When it is Thaman, expect a lot of exuberance in the air. As if to match the title's theme, he dishes out a rumbustious music. If that is a qualification, the rumbustiousness of Rabhasa is not in many colours. Thaman induces a deja vu feeling in two songs, while the others live up to his image.
The choice of lyricists ranges from the profound Ramajogayya Sastry and Ananth Sriram to the prolific Srimani. The singers give a good output, with Suchit Suresan's voice leading the pack.
Artist: Succhit Suresan
Lyricist: Ramajogayya Sastry
Ramajogayya Sastry ushers in with lyrics laced with patriotic fervour, along with writing themes that go with good-hearted superstars. Thaman imbues the song with his trademark bombastic style, giving the director the canvas required to unfurl NTR"s heroism in a lavish way. Succhit Suresan's distinct voice is a welcome change, we having heard so much of everyone else. From the lyrics to the instrumentation to the vocals, the song simply entertains.
Srimani's lyrics remind one of Devi Sri Prasad's 'Pilla' number from Gabbar Singh. The similarity is not there all over, as the song acquires its own theme as it proceeds. They speak of what his life would have been like if that special one was not there, in a funny, playful and casual manner. NTR surprises with his professional rendition. He easily mutates into a good singer for this song. Surely something for his fans to savour for good time to come. Except at a few places, one doesn't feel that it's NTR"s voice. As for Thaman's music, he gives an electrifying number with perfect instrumentation.
Garam Garam Chilaka
Artists: Sri Krishna, Deepu, Bindu, and Parnika
One identifies that the song has a smattering of a popular number from Thaman's Brindavanam. That the song in question, too, starred NTR gives some consolation. The lyrics are entertaining because they are not only appealing to the masses with their double entendre, but also catchy as the music doesn't over-dominate. Sri Krishna's vocals are tailor made for NTR's image for this song. As for the female voices, they match up to the electrifying nature of the number.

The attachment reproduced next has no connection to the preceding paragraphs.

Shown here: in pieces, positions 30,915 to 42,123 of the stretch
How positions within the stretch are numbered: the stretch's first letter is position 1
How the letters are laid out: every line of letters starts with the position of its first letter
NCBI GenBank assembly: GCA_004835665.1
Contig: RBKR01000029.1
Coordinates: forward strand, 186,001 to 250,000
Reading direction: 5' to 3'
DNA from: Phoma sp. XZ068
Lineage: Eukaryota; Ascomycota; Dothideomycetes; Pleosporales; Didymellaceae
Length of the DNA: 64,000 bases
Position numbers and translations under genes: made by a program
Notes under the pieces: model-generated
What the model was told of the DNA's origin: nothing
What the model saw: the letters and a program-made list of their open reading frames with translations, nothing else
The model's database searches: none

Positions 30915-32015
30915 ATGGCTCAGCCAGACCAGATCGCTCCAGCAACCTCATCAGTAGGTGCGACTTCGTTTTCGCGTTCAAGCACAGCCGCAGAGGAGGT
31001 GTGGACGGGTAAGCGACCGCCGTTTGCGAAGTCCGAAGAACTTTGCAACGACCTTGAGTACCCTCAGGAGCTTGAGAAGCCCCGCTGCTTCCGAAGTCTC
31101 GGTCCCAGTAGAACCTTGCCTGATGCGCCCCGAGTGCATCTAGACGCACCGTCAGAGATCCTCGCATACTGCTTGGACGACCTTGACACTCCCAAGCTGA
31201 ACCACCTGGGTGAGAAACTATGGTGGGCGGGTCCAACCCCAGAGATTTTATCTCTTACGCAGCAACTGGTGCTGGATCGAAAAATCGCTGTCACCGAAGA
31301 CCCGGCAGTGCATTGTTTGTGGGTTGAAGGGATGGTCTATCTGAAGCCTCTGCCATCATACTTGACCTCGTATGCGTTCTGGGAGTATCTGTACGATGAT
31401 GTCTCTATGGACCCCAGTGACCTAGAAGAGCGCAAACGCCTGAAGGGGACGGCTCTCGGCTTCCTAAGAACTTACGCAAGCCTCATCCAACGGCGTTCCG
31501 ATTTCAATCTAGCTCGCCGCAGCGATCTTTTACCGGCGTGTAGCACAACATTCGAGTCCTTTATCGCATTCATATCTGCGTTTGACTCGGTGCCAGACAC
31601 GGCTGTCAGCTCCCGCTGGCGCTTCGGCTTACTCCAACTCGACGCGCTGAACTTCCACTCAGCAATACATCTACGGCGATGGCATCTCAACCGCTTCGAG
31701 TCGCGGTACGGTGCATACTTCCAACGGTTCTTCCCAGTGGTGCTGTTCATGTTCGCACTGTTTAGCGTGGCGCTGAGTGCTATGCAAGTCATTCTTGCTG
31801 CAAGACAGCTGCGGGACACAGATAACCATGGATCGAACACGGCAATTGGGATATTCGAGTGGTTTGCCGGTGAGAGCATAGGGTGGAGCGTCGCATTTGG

Artists: Karthik, Megha
Lyricist: Ananth Sriram
So when it is NTR, even a romantic number has to have lines that glorify his traits to accomplish the impossible. Ananth Sriram pens a soothing romantic song that has an energetic feel. Thaman experiments by adopting a remix-style flavour for this otherwise regular number. Karthik's mature voice doesn't need any intro.. He, along with Megha, make the song melodious.
Artists: Simha, Sooraj Santosh, Nivas, Deepthi Madhuri
It's time, again, for the entire khandan, even splinter groups if any maybe, to cast away their differences to jive together for this Sankranthi (or Bonalu for a change). Thaman marshals his Brindavanam repertoire to dish out a routine-sounding number with no thrills whatsoever. A disappointing number as it has nothing that is unheard of from him or Mani Sharma or someone else in the past. Srimani produces apt lyrics that reflect the situations of the story. The singers are good enough to capture our attention.
With NTR singing a number for this album, Rabasa is surely going to be a special one for his fans. The lyrics give an indication of the kind of story we may be in for.